The mixture then leaves the mixer 106 through the spray tip 108, which directs the catalyst/resin mixture in a desired spray pattern. A gasket 164 may be disposed between the spray tip 108 and the mixer 106 to ensure a fluid-tight seal. In one embodiment, the output portion 162 of the mixer 106 is threaded to accommodate a tip holder 166 that holds the spray tip 108 and gasket 164 in place on the mixer 106. The tip holder 166 may have an opening 168 through which a portion of the spray tip 108 extends, as shown in FIG. 3.
The spray tip 108 may be attached to the mixer 106 in other ways, including via a permanent attachment, depending on the desired application for the spray gun 100. Note, however, that the illustrated embodiment allows the spray tip 108 to be easily exchanged for other spray tips 108 by simply unscrewing the tip holder 166 from the mixer 106 and replacing the existing spray tip 108 with a new spray tip. The same gun 100 can therefore be used to generate different spray patterns, volumes, etc. without requiring extensive retooling of the gun 100. Further, the spray tip 108 itself may include another static mixer or other mixing structure that further mixes the fluids together. For example, after the two fluids have been sent through the static mixer 106, the spray tip 108 may include structures that separate and join the mixed fluids together to mix the fluids even more thoroughly. By incorporating static mixing structures, the invention can reduce or eliminate the number of moving parts and even reduce the total number of parts in the spray gun 100.
In one embodiment, the channels 110, 112, 120, 122 and the fluxing bore 156 have diameters that are larger than those in currently-used spray guns. The larger diameters allow the inventive spray gun to output the same amount of resin mixture as known spray guns while reducing the fluid velocity through the gun. The relative lark of moving parts in the spray gun 100 also contributes to the slower fluid velocity.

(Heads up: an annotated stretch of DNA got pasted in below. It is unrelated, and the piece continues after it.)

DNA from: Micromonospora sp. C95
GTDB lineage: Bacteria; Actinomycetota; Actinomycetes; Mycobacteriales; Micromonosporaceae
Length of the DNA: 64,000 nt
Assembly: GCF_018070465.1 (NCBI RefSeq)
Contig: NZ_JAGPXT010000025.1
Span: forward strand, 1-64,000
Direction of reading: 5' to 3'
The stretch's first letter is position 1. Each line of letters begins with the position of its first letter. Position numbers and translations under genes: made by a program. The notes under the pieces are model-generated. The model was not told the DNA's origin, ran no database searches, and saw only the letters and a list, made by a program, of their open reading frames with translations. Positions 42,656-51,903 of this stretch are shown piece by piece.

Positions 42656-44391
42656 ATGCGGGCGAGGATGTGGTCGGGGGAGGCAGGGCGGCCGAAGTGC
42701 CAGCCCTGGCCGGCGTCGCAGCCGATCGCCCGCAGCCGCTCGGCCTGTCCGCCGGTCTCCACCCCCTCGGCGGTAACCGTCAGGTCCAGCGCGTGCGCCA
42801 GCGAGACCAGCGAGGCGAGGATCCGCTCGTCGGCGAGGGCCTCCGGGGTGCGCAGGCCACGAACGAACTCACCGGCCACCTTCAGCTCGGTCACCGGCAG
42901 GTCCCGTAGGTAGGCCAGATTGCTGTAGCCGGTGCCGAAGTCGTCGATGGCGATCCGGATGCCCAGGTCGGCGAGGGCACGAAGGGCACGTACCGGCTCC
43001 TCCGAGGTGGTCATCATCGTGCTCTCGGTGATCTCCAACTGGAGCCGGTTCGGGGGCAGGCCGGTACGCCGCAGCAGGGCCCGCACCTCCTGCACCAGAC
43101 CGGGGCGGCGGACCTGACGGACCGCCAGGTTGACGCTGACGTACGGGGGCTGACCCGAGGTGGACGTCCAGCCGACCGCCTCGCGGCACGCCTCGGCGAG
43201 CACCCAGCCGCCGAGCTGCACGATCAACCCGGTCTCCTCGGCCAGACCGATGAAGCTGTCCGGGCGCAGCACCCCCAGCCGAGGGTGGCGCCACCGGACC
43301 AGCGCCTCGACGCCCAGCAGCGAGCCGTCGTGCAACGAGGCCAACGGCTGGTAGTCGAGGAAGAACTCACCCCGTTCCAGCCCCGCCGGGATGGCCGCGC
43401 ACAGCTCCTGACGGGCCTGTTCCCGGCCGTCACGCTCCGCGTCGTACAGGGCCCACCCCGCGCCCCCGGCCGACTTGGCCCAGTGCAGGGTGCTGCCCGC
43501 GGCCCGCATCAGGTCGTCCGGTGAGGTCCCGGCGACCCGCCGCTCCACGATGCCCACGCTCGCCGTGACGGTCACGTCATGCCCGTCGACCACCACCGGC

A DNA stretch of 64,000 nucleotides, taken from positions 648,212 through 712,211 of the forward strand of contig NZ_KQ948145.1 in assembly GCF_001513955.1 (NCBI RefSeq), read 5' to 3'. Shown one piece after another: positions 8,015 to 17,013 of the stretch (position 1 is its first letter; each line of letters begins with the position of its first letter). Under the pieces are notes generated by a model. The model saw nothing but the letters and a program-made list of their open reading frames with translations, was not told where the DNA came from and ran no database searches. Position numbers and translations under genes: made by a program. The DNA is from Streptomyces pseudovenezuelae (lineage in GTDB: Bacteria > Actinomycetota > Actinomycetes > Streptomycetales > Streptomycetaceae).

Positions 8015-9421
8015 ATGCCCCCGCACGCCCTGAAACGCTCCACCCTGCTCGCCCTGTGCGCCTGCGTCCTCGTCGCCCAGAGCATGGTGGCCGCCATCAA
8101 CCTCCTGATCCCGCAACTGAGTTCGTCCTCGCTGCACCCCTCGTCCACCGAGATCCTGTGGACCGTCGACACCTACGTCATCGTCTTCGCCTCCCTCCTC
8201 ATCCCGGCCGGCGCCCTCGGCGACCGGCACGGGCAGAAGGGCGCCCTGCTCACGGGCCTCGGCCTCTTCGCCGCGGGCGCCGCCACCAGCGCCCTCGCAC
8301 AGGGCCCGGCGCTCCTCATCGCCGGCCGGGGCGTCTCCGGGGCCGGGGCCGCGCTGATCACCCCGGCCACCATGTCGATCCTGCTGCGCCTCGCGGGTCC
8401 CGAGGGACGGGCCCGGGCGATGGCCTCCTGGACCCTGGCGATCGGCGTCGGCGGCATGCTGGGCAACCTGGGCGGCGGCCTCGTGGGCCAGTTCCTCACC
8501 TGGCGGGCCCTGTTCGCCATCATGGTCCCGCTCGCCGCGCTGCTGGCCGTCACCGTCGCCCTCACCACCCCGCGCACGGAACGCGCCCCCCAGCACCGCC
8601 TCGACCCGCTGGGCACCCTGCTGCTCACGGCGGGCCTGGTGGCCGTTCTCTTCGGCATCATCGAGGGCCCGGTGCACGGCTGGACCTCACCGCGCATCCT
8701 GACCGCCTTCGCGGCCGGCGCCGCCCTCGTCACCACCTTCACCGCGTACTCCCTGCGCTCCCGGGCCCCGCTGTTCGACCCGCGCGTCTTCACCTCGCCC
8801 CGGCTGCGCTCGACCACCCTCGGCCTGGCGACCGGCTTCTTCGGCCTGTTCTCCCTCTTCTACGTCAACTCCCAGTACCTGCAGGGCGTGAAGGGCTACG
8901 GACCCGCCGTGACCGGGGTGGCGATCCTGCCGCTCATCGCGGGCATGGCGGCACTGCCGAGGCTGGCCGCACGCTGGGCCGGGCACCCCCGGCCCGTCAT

FIGS. 6 through 8 illustrate another embodiment of a manifold structure 600 that can be used in the invention. The manifold 600 shown in FIGS. 6 and 7 may replace the manifold 104 shown in, for example, FIGS. 2 and 3. In this embodiment, the manifold 600 has a flushing structure 602 on top of a manifold body 604. The manifold body 604 has a structure that is similar to the manifold 104 in FIGS. 2 and 3. In one embodiment, the flushing structure 602 has a flush channel 606 that directs fluid to the flushing holes 136 in the manifold body 604. A flush opening 608 provides a path for cleaning fluid to enter the manifold 600, through the flushing holes 136 and down into the channels 120, 122 of the manifold body 604 to flush the channels 120, 122. The flushing structure 602 covers the flushing holes 136, forcing all of the cleaning fluid sent through the flush opening 608 down into the channels 120, 122. Because the flush channel 606 allows cleaning fluid to only flow downward through the flushing holes 136 into the manifold body 604, the structure shown in FIGS. 6 and 7 creates backflow pressure that prevents cross-contamination between the cleaning fluid and any dissolved contaminants inside the channels 120, 122.